Mobile Darwinism: The Future of Mobile Technology in the Workplace

The growing demand for WiFi has birthed a new reality called Mobile Darwinism. According to The iPass Global Mobile Workforce Report, technology and data consumption are rapidly evolving at a rate that makes it difficult for mobile networks to adapt. Those who fail to meet these new demands will quickly fall behind the herd.

We all know the guy in line at Starbucks checking his work email on his phone, or the businesswoman in the hotel lobby using her iPad to put the finishing touches on her report. WiFi availability is not just the norm, but is rather an expectation. In fact, mobile workers are quick to vent their negative emotions and frustration when they are unable to connect.

The increase in workload and multitasking has led to a new breed of workers who are continuously blurring the line between work and leisure when using their mobile devices. To put things in perspective, according to the iPass report, only 25% of tablet owners were supplied a tablet by their employer, yet 82% of tablet owners use their device for work. Mobile devices and social media platforms that were initially employed primarily for personal use have found a home in the corporate landscape.  92% of mobile workers expect their mobile device to be enabled for work and personal use while 67% admit to using social media for work. Smartphones and social media profiles are expected to serve as personal and work tools.

It’s no wonder that social media, which has become the second most popular method for meeting a “significant other,” has also evolved into an integral business tool. Once used as a strictly personal form of communication, social media is developing to meet more business needs.  Whether it’s used to interact with colleagues and prospects or to gather information about customers and competitors, social media is breaking into the corporate limelight as an effective communication tool.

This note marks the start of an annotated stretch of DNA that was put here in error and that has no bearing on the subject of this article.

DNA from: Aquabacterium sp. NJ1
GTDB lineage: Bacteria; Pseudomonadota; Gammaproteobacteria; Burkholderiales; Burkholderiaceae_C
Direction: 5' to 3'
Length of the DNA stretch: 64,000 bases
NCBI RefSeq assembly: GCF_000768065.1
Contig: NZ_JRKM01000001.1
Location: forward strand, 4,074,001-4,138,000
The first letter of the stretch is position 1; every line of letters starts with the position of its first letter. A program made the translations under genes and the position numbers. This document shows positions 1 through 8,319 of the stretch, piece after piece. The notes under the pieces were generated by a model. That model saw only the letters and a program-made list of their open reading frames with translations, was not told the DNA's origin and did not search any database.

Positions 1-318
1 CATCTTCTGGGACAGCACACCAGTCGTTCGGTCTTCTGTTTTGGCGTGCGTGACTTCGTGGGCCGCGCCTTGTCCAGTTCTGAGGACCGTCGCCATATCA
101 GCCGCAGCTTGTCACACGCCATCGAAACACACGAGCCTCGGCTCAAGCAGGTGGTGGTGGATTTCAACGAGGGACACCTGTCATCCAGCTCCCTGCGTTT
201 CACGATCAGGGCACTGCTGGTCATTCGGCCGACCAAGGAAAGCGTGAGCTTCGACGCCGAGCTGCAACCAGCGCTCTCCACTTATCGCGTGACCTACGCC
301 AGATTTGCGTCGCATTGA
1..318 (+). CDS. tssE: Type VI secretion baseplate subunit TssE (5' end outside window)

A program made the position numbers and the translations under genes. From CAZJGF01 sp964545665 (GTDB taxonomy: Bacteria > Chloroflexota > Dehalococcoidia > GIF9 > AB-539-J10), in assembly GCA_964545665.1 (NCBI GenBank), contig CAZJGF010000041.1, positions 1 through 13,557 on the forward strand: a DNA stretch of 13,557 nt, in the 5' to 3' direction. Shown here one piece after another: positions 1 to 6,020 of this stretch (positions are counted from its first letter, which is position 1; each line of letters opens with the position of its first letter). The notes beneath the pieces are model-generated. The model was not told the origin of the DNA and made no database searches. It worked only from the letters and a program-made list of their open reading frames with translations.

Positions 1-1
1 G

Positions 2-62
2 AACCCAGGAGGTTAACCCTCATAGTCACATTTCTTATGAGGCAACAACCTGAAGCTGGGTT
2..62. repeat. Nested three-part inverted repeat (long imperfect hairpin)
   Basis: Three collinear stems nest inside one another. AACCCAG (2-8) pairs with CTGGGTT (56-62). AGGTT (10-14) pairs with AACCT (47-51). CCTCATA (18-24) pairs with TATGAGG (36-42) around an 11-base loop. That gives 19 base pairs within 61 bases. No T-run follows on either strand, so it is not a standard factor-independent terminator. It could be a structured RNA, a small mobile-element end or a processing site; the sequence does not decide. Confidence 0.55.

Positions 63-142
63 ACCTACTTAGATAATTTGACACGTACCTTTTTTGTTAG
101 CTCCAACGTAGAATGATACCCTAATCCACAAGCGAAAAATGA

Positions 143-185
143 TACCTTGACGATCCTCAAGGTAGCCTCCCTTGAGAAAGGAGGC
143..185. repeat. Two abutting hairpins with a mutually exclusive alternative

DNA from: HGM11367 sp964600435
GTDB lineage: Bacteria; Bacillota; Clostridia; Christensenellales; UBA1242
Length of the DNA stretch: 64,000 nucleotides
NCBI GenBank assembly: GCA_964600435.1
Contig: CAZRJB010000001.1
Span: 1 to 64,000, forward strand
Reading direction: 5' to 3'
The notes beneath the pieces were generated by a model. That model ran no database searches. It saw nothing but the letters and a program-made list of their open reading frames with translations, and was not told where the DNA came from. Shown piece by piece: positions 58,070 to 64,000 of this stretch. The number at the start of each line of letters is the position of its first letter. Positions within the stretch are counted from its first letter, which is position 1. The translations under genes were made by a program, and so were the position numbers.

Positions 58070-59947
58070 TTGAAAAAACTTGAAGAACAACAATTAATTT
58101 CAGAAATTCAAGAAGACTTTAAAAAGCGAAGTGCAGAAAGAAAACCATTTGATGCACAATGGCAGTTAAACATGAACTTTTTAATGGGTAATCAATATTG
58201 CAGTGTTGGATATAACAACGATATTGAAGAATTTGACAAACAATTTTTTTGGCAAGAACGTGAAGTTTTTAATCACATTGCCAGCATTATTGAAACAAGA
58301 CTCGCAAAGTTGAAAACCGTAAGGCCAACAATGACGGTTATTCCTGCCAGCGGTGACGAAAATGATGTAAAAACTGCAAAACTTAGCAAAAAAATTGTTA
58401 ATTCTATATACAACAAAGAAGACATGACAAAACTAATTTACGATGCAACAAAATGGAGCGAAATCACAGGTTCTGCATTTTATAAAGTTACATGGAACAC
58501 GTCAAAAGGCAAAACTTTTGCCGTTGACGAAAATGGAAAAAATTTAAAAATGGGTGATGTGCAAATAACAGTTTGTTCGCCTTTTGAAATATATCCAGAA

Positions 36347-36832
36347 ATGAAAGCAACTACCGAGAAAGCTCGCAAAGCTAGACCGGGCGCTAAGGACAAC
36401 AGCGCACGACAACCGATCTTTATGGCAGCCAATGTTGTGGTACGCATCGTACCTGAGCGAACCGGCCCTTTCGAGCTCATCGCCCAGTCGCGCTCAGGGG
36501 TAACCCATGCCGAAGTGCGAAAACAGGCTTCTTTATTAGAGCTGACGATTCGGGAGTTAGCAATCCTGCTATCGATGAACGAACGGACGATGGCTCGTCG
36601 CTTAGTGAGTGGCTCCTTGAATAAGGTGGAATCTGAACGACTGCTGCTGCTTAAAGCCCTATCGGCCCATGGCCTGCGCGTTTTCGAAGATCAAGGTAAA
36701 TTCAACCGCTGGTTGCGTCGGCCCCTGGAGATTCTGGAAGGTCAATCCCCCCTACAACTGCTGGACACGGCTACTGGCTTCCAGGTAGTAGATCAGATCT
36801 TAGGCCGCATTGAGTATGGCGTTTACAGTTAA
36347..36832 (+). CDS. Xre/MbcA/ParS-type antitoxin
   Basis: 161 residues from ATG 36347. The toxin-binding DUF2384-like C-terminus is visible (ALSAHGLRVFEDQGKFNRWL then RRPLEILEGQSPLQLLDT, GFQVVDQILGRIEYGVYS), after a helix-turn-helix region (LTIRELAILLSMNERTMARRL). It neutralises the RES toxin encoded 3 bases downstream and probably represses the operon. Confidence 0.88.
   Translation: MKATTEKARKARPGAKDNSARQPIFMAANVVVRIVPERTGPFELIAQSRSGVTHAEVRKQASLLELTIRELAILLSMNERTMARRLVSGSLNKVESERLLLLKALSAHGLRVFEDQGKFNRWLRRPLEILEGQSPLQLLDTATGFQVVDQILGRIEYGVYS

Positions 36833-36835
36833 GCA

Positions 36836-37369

It’s clear that technology consumption is on the rise. The interminable release of new wireless devices, such as tablets and smartphones, is a clear signal that the demand for WiFi will only grow stronger. Mobile workers are now using multiple devices to get the job done. While women rely on an average of 2.86 devices to complete their work, men admitted to using 3.54.  Without any sign of a device to meet all needs, these numbers are not expected to diminish.

Stretched across numerous devices, WiFi bandwidth struggles to meet these needs. Cellular bandwidth congestion stands to hinder the evolution of mobile bandwidth and has already seeded dissatisfaction among mobile workers who are experiencing insufficient data coverage and network speed. Unless mobile enterprises can adapt to these changes, they will fall subject to the new Mobile Darwinism only to be the forgotten dinosaurs of the tech industry. With an insatiable appetite for WiFi, can we find a way to have our cake and eat it too?

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